DRIVE-IN(1976; Rod Amateau)
The aforementioned Amateau directs this 'night in the life of a southern drive-in theater' comedy with a cast of mostly unknowns(except for lead Glenn Morshower whos' become basically obligatory in TV these days). Very light-hearted and silly, but affable. Another film long relegated to a VHS only existence, this one popped up as a Sony MOD recently and I had to pick it up.
CRACKING UP(1983; Jerry Lewis)
Aka SMORGASBOARD. Pure Jerry Lewis lunacy with barely any plot at all, but that's perfectly fine. Think of a bunch of vignettes a la the scene in the dean's office in THE NUTTY PROFESSOR. I love it. Available on DVD from Warner Archive.

THE MAJOR AND THE MINOR(1942; Billy Wilder)
Comedy of misunderstanding and pedophilia based on Ginger Rogers pretending to be 12 year old to get a child's rate on a train ticket. Co-written by the great Charles Bracket, makes a nice double with Martin & Lewis' YOU'RE NEVER TOO YOUNG.

THEY ALL LAUGHED(1981; Peter Bogdanovich)
One of Bogdanovich's best without question and a film I believe Tarantino looked at extensively while working on JACKIE BROWN. You can see a certain kinship there. I find this to be a slightly less screwball sister film to WHAT'S UP DOC, but set more in a noir/detective world. Remarkable ensemble cast. Should be a Criterion Blu-ray.

REAL MEN(1987; Dennis Feldman)
A case of "Only in the 80s" could a film like this have happened. From IMDB - the plot : "A womanizing CIA agent and an insecure insurance agent are paired together to make sure a deal goes through with aliens for the future of mankind." James Belushi plays the CIA Agent and the late great John Ritter plays the insurance agent. Truly nutty 80s screwball buddy comedy. Barbara Barrie is in it too. I shouldn't have to say much more. An interesting double with the above-mentioned MOVING actually.

HEARTS OF THE WEST(1975; Howard Zieff)
A gentle comedy from director Howard Zieff(SLITHER) and producer Tony Bill. Fits in well with some other gentle comedies Tony Bill had a hand in(GOING IN STYLE, MY BODYGUARD, HARRY AND WALTER GO TO NEW YORK). Jeff Bridges is a wanna be writer in this one who ends up cast as the leading hombre in a some B-movie Westerns. A loving tribute to the films of Mongram pictures perhaps and to B westerns in general. Backup cast is aces: Andy Griffith, Donald Pleasance, Blythe Danner, Alan Arkin, Richard B. Schull, Alex Rocco, and Matt Clark. Also available from Warner Archive.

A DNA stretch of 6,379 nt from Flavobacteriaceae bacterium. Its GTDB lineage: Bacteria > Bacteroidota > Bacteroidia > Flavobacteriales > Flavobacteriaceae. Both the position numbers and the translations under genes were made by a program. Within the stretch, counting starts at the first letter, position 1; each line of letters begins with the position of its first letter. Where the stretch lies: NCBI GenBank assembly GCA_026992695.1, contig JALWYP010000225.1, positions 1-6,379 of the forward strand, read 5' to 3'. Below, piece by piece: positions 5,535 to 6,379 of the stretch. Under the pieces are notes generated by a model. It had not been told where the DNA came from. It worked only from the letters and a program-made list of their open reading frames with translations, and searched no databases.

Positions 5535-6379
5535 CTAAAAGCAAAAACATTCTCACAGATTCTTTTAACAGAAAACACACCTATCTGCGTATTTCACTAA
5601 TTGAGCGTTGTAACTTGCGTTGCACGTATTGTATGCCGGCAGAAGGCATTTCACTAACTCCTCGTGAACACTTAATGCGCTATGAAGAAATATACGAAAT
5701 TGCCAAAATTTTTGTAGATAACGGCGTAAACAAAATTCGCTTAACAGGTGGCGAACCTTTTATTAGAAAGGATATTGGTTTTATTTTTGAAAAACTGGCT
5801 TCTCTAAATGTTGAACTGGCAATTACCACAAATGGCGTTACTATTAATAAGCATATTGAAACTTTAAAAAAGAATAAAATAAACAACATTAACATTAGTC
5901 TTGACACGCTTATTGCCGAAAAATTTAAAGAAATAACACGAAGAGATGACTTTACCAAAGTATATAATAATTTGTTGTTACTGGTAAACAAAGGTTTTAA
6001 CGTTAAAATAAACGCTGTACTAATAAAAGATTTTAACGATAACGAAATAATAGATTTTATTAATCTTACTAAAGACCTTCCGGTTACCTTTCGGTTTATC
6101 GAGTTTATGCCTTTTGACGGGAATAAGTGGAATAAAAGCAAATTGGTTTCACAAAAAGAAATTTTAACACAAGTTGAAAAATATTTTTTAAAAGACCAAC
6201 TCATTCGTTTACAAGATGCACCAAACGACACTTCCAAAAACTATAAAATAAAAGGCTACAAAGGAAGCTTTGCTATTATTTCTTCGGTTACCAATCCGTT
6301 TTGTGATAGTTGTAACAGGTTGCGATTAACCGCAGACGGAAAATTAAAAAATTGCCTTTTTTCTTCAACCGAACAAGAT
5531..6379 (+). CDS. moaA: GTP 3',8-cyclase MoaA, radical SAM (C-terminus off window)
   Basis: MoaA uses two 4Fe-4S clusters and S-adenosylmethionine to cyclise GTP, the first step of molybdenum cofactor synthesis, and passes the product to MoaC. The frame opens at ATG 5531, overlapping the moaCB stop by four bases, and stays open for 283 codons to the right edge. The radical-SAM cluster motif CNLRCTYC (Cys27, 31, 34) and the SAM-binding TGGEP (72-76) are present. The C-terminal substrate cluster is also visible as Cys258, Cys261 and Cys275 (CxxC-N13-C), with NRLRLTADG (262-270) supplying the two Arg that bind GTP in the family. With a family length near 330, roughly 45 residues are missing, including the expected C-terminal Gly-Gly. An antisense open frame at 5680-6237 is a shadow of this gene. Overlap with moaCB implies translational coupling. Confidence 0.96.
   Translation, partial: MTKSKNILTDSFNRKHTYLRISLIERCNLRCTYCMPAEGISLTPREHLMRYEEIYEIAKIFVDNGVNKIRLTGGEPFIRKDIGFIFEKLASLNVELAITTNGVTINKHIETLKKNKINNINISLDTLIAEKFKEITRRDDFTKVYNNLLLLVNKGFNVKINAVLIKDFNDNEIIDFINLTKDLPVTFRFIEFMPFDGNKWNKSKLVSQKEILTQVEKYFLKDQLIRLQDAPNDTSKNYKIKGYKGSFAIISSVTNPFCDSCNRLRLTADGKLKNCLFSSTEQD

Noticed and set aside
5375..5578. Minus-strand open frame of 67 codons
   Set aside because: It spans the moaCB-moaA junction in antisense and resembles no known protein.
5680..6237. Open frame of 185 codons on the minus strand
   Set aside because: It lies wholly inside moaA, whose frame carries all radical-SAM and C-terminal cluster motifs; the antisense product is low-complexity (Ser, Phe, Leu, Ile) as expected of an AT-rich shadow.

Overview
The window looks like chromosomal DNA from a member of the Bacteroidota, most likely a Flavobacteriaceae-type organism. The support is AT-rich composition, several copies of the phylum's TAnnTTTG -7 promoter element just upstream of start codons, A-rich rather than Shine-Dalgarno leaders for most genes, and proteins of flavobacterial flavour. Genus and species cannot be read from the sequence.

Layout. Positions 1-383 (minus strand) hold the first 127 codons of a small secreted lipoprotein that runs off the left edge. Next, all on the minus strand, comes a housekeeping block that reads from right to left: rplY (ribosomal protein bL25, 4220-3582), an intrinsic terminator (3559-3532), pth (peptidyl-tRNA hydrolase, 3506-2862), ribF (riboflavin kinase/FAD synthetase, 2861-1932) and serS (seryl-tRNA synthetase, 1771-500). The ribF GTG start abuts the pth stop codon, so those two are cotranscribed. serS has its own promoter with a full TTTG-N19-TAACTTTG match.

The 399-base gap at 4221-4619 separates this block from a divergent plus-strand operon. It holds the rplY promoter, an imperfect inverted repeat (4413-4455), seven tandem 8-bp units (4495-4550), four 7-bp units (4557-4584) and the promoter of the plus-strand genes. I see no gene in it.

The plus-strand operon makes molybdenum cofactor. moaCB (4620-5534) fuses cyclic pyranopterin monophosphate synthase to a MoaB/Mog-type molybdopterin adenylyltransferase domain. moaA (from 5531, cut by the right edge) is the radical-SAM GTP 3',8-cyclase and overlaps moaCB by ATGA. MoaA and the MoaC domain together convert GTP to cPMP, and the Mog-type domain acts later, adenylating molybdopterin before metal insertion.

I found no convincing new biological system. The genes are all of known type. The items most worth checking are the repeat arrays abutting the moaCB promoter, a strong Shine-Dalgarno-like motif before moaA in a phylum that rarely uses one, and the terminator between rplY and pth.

THE PRESIDENT'S ANALYST(1967; Theodore J. Flicker)   
Here's Coburn at the near height of his cool, right on the heels FLINT films(literally, as IN LIKE FLINT also came out in '67).  This outlandish conspiratorial comedy has something of cult following I suppose, but it may be quickly slipping away. It is certainly a bit dated and very much of it's time as it features "The Phone Company" as the evil, almost SPECTRE-like organization that trying to dominate the world. Come to think of it, that's not so dated after all...

UP THE CREEK(1984; Robert Butler)
ANIMAL HOUSE meets RACE FOR YOUR LIFE, CHARLIE BROWN. Seriously, a lot of fun. Thankfully this finally got a DVD release via MGM MOD.

MY BOYFRIEND'S BACK(1993; Bob Balaban)
Balaban's follow-up feature to the cult flick PARENTS, never quite developed the cult I hoped it would. It's very silly and very funny. Still apropos amidst the zombiefied culture we inhabit now. And it features a funny bit part for Philip Seymour Hoffman.


Hal said...

Lots of great stuff here. I remember THE WILD LIFE barely got a theatrical release at all in 1984, and was buried in the fall instead of the summer when it might have had a better chance. The relevation regarding Quaid's character wasn't that surprising but was still disturbing.

Rod Amateau's television work was great, and he worked with Dwayne Hickman a lot (LOVE THAT BOB, DOBIE GILLIS) so it's no wonder Hickman agreed to do this after he had basically retired from acting. My favorite feature of his is THE SENIORS from 1978, another one that has become hard to see after being ubiquitous back in the early days of late night cable.

Lots of fun in MOVING, probably the last time that Pryor looked healthy.

Anonymous said...

THEY ALL LAUGHED is just as good as Bogdanovich's earlier more acclaimed films such as LAST PICTURE SHOW, TARGETS and WHAT'S UP DOC?
I remember a local TV film critic who said something like, "Only about 5 people watching this will like this movie as much as I did" - What a review! And, sadly, so apt. This movie was ignored as much as it was dismissed upon it's original release. Certainly, worth digging out today.